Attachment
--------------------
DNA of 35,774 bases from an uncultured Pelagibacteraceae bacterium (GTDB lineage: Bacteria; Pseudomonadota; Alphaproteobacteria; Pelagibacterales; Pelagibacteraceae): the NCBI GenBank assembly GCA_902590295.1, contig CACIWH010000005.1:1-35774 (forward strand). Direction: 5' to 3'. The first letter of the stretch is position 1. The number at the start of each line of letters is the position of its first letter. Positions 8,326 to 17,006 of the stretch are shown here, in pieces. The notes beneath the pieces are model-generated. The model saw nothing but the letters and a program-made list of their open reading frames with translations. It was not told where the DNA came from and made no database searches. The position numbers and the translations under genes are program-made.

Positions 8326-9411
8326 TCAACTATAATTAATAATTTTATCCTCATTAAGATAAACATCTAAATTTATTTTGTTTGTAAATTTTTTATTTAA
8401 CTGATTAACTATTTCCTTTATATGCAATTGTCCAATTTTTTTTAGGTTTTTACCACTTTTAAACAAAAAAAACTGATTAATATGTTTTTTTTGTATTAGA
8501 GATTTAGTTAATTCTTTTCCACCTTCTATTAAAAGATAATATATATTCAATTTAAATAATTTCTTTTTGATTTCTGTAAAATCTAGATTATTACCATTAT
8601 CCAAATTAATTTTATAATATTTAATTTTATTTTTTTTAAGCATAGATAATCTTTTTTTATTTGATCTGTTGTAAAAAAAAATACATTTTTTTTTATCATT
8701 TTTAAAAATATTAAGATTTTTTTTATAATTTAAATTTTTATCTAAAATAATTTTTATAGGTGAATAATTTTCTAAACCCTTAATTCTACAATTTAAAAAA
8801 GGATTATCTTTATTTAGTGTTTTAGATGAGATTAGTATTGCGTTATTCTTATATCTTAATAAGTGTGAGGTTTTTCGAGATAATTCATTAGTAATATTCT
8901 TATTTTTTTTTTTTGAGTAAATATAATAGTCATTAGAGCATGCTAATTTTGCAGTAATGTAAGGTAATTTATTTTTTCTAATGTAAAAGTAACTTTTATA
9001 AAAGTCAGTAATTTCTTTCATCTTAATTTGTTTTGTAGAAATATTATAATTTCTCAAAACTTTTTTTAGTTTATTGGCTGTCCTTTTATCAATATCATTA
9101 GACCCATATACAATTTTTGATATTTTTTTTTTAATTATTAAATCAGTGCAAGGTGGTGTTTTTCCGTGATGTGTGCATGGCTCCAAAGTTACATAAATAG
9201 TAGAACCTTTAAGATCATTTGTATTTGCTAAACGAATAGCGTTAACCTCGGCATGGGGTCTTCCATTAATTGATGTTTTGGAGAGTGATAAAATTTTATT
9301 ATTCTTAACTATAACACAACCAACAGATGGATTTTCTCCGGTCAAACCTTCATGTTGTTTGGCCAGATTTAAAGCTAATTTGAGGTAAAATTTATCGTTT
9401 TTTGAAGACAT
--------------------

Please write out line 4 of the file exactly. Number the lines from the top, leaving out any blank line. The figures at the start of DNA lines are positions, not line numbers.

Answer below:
8401 CTGATTAACTATTTCCTTTATATGCAATTGTCCAATTTTTTTTAGGTTTTTACCACTTTTAAACAAAAAAAACTGATTAATATGTTTTTTTTGTATTAGA